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New protests against pardons in Bucharest, 19 other Romanian cities and abroad

New protests against the Government’s ordinances on the granting of pardons and the amending of Criminal Codes were announced on Sunday, in a series of Facebook events, calls for protests in Bucharest, 19 other Romanian cities and 7 cities abroad, including Paris, London and Brussels, being issued the day before the Justice Ministry held a public debate on the topic. Protesters said they want to “visit” the headquarters of the Government, the National Audio-visual Council (CNA) and the Ombudsman.

“We don’t want the Government to resign, we want it to respect the promises for which it was elected. Not to propose absurd laws that are to the benefit of some persons. On Sunday, we will meet at University [Square], starting at 5 p.m.,” reads the manifesto of the event organised in Bucharest.

By Sunday morning, over 10,000 people had announced their intention to protest in Bucharest, Alba Iulia, Arad, Bacau, Baia Mare, Brasov, Buzau, Cluj, Constanta, Craiova, Deva, Galati, Pitesti, Ploiesti, Sibiu, Satu Mare, Targu Jiu, Alexandria, Turda and Ramnicu Valcea.

Likewise, protests were also announced in London, Paris, Brussels, Bordeaux, Copenhagen, Hamburg and Zurich.

The protests were organised the day before the Justice Ministry is set to hold a public debate on the issue of the ordinances on the granting of pardons and the amending of the Criminal Codes.

The Justice Ministry announced that the debate, scheduled to start at 10 a.m. on Monday, is open to all those who registered (over 200 persons) and will most likely take place in two rounds, given the location’s limited seat capacity.

Last Wednesday, the Supreme Magistracy Council (CSM) adopted, in the absence of Justice Minister Florin Iordache, a negative report on the draft emergency ordinances on the granting of pardons and the amending of Criminal Codes. CSM’s report is consultative.

 

PNL wants to recruit party members at the protests: Major chance to reinvigorate the party

 

The National Liberal Party (PNL) sees the protests as a chance to “reinvigorate” itself, following the failure registered in the December 2016 elections. That is what a Liberal Lower Chamber lawmaker said, inviting young people who take part in the protests to join the right-wing party.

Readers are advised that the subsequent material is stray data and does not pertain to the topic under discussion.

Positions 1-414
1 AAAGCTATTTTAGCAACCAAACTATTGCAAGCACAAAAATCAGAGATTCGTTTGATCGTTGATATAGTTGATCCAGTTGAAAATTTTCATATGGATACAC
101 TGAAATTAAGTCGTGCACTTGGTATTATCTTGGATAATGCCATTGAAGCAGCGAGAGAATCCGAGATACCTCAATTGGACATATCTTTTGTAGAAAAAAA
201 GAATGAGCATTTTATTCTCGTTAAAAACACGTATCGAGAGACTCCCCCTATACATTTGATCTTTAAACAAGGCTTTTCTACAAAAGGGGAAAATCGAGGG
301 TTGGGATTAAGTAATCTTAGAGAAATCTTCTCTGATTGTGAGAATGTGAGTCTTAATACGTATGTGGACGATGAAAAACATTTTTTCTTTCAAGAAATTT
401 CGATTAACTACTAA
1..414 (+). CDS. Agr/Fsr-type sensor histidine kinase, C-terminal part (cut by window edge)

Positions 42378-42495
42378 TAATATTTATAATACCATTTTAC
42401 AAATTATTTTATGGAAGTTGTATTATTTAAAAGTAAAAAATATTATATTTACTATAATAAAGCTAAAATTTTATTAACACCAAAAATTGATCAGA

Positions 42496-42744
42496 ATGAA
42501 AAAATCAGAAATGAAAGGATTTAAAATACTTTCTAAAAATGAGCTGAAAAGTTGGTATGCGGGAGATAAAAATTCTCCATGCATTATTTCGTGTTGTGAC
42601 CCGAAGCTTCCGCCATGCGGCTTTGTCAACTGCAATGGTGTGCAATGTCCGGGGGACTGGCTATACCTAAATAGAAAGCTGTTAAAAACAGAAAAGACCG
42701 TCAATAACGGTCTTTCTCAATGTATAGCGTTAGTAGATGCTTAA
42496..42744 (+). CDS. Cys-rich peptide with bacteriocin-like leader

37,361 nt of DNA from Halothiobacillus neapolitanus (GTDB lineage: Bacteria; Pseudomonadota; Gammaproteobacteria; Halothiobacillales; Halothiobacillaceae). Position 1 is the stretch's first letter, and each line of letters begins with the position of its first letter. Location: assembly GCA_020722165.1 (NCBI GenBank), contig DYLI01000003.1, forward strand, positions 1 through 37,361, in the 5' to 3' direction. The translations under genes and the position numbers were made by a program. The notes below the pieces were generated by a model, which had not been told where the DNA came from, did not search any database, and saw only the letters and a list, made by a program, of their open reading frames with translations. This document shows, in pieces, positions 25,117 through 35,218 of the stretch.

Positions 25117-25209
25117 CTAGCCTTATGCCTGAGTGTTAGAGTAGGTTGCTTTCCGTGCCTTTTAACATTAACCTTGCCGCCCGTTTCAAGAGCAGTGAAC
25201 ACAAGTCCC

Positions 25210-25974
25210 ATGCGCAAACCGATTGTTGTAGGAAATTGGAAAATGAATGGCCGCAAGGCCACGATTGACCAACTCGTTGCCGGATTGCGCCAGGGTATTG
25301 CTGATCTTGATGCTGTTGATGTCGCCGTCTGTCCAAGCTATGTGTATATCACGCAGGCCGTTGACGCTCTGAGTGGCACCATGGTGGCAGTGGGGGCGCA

PNL’s Ovidiu Raetchi says that the young people who are taking part in the protests and in the public debate generated by the two draft ordinances are welcome in PNL.

“Civil society’s resistance against PSD’s desire to dismantle the judiciary is exceptional. Without this resistance – and without President Iohannis’s efforts – the rule of law would have been gravely affected already. At a decisive moment of internal reform, willing to take responsibility for the errors of the past, the National Liberal Party has the duty – in my view – to invite the young people who are getting civically involved these days to join it in order to contribute to the rebirth of this great right-wing party. They are welcome within PNL. Only people like them can profoundly change the party,” Ovidiu Raetchi points out in a communique.

“Whether we like it or not, joining a political party represents the highest and most stable form of public participation. The errors that consecrated parties did throughout time can be set right only by isolating within the party, through massive involvement, the morally compromised characters. The rise of characters the likes of Liviu Dragnea or Victor Ponta wouldn’t have been possible had the trained and dynamic members of our generation engaged in politics,” the Liberal lawmaker emphasised.

Ovidiu Raetchi added that the involvement of the young members of civil society can significantly help out PNL’s internal reform process: “With a well-intentioned and clean political class, episodes that could have marred Romania for the next 10 years, like Black Tuesday did or the pardon ordinances are foreshadowed to do, wouldn’t have taken place anymore. It’s essential for PNL’s process of modernisation and internal reform for young members of civil society to become party members and, in the medium and long run, to want to accede to the party’s leadership bodies. PNL’s party convention will represent a new opportunity for the young party members to show how they contribute to the re-launch of the party and to the firm, trenchant and argued opposition to PSD.”

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